Context: Analyses of prescribing trends using prescription drug monitoring programs (PDMP) are impacted by changes in reporting requirements and in the scheduling of medications by the Drug Enforcement Administration. In 2014, the Drug Enforcement Administration changed the status of tramadol from an unscheduled to a scheduled medication. The addition of tramadol to the PDMP may affect the prevalence of opioid-prescribing metrics and the interpretation of prescribing trends.
Objective: The objectives were to (1) examine trends in opioid prescribing in Washington State between 2012 and 2017, (2) assess the potential impact of adding tramadol to PDMP on these trends, and (3) describe challenges in defining and implementing opioid-prescribing metrics.
Design: Analysis of quarterly summary statistics of opioid prescribing.
Setting: Washington State.
Participants: Washington State residents.
Main outcome measures: The metrics include measures of opioid prescribing overall and by age group, chronic opioid prescribing, high-dose prescribing among those on chronic opioid therapy, prescribing of concurrent opioids and sedatives, days' supply of new opioid prescriptions, and transition from short-term to long-term use of opioids.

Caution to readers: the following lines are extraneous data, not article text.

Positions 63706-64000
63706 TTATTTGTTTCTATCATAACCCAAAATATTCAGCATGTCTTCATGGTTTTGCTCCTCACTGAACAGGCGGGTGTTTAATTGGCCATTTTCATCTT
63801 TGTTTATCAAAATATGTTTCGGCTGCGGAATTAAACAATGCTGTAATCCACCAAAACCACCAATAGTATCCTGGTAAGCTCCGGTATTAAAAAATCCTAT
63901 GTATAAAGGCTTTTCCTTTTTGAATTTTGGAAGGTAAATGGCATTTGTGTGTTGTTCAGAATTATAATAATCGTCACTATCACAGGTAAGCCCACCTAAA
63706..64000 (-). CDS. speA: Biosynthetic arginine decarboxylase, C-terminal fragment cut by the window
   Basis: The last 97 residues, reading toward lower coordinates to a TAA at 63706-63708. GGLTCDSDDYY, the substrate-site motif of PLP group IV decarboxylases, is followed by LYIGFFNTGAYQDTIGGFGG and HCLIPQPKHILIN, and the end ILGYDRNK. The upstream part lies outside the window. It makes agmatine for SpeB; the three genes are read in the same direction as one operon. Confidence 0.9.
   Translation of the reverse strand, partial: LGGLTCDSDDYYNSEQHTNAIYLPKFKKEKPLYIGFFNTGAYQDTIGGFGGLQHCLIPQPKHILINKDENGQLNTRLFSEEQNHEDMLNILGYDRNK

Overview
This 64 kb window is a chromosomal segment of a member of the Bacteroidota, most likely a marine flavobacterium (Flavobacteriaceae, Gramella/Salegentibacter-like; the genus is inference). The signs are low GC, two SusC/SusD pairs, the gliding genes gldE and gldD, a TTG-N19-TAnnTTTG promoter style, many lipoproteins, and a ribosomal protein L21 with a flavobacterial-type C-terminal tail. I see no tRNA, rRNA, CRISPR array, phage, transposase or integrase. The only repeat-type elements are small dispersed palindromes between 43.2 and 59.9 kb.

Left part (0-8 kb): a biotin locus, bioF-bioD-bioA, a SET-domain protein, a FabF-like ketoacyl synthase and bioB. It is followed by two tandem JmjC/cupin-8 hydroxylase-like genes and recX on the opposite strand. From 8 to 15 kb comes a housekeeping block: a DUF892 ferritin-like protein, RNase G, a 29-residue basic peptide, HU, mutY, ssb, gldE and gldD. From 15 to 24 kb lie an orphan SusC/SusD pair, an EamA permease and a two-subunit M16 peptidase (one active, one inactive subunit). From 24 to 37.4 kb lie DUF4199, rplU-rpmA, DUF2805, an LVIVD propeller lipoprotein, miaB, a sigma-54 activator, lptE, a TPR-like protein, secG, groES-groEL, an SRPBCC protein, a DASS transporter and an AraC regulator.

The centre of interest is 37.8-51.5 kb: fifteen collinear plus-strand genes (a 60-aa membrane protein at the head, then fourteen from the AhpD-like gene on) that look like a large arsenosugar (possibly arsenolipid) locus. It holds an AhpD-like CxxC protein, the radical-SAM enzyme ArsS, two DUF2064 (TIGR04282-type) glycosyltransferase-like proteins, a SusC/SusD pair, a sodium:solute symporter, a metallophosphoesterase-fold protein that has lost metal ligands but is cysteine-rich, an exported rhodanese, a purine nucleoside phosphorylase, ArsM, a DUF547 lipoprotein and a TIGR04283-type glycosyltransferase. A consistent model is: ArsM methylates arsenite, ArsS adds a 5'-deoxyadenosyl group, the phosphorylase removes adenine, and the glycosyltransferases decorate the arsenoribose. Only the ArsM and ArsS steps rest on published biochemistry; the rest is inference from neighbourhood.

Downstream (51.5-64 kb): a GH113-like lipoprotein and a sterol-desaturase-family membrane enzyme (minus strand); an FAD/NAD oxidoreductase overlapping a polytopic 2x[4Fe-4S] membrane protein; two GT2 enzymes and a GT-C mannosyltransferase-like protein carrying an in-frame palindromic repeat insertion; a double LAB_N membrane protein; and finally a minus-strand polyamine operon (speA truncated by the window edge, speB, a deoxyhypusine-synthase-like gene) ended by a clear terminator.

Results: In Washington, the prevalence of any opioid prescribing, chronic opioid prescribing, high-dose opioid prescribing, and prescribing of concurrent opioids and sedatives declined between 2012 and 2017. The prevalence of opioid prescribing was higher in older than in younger age groups. The addition of tramadol to the Washington PDMP in 2014 affected the observed prevalence of all opioid metrics and of all opioid-prescribing trends. Conclusions about trends in opioid prescribing differ substantially depending on whether tramadol is included or not, particularly in 2014 and 2015.
Conclusions: The development of opioid-prescribing metrics is relatively new. There is likely much benefit of standard definitions of opioid metrics at the state and national levels to track important trends and compare progress from state to state.